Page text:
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Thursday, 15 March 2012

The Cimmerian Shot

The Parthian Cimmerian Shot

Whilst I was researching about king Sargon II of Assyria (reigned 722 - 705 BC) and his campaign against the Cimmerian horde in Asia Minor I came across this image, from his palace of Dur-Sharrukin, of Cimmerian horse archers firing back at the pursuing Assyrian cavalry.
What is the big deal about this image? Well, it is established wisdom that this horse-archery technique originated with the Parthians and was used to the full by a Parthian army of 10,000 strong against 43,000 strong Roman army led by the greedy Marcus Licinius Crassus near the town of Carrhae, northern Syria, in 53 BC. Not only did the battle result in 20,000 Roman dead and 10,000 Roman captured (some sent to central Asia) but also the horse archer technique of firing back upon pursuing foes to become a nightmare in the unconcious mind of future Roman armies deployed to the Parthian frontier.

In 709 BC king Mita (Midas) of Phrygia gave his kingdom over to king Sargon II of Assyria for protection against the Cimmerian horde that had stormed into Asia Minor from across the Caucasus.
King Sargon II died in battle against the Cimmerians in 705 BC.

Clearly this horse-archery technique predates the Parthians. Who the Cimmerians were is still a mystery, yet they were foes of the Scythians, who chased them across the Caucasus.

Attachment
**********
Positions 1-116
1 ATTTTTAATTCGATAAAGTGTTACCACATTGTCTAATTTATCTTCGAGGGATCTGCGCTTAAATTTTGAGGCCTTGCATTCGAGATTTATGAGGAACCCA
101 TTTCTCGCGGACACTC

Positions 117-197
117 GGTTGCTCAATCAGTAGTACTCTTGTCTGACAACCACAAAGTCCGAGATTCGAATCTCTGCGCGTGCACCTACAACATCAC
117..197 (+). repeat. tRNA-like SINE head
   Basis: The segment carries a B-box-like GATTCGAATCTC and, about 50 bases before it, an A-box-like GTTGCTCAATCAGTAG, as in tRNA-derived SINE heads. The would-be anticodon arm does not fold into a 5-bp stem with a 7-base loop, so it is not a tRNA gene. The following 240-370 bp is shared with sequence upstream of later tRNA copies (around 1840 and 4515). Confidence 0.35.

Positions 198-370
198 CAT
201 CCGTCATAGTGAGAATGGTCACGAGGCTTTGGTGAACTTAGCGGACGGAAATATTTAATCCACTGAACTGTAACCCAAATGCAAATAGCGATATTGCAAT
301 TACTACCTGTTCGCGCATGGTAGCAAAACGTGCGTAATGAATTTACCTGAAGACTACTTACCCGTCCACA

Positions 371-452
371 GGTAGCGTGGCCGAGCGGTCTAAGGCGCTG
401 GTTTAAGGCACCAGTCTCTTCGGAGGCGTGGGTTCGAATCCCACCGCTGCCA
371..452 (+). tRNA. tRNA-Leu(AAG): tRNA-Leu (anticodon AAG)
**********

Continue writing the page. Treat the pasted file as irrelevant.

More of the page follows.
The Parthians Arsacid dynasty is supposed to have risen from the Dahae tribe that lived to the east of the Caspian sea, no explanation is given for what distinguished them from the neighbouring Scythian tribes to their south in Parthia. The Dahae then invaded or intervened in Parthia in 238 BC, killing its king, Andragoras and taking over the region. From then on they would be known only as Parthians, and their dynasty, the Arsacid.

Whether all the Cimmerians went west into Asia Minor seems unlikely, and some may have been driven eastwards, still pursued by their Scythian foes, and the Dahae may descend from these Cimmerians.

In conclusion we can not longer honestly credit Parthia with this horse-archery technique, and must now give it to its inventors, the Cimmerians ;)

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